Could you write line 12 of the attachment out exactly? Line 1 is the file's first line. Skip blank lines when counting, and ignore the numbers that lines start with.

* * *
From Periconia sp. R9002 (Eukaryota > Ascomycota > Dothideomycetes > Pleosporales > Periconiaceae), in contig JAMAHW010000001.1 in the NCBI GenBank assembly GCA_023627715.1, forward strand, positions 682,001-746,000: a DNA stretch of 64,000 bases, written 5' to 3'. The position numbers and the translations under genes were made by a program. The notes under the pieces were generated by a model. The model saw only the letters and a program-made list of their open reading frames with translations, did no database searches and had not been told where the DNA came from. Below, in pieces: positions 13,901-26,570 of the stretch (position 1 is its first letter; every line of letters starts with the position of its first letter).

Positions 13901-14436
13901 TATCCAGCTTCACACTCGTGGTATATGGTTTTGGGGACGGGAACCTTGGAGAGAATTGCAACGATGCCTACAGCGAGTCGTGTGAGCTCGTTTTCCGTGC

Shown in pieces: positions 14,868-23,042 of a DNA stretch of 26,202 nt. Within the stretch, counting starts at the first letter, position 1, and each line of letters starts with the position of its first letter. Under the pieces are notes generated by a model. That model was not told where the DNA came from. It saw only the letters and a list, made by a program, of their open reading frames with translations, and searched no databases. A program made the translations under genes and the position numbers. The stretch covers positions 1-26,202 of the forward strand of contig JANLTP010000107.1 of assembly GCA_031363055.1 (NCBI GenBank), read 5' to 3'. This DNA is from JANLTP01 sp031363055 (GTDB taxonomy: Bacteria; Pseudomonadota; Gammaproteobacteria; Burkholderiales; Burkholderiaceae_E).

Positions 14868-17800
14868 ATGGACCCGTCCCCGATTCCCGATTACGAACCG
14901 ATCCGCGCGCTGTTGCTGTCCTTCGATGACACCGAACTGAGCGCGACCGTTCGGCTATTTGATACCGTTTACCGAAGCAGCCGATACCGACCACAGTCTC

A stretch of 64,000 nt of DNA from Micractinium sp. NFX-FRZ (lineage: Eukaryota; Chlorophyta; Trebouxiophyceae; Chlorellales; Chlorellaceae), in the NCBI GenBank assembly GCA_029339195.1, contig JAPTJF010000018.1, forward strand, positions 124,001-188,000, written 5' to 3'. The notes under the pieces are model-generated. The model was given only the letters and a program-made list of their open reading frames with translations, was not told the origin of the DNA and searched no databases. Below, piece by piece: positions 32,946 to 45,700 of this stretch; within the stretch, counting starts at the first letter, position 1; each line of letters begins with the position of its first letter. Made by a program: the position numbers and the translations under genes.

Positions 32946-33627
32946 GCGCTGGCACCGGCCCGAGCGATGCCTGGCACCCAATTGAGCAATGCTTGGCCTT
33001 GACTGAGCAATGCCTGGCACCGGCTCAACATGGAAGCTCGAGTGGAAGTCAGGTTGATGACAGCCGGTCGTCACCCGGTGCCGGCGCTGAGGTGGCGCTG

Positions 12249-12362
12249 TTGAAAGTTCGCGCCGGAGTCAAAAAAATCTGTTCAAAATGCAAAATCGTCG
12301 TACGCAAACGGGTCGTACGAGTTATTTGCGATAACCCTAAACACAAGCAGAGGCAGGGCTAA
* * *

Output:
Positions 12249-12362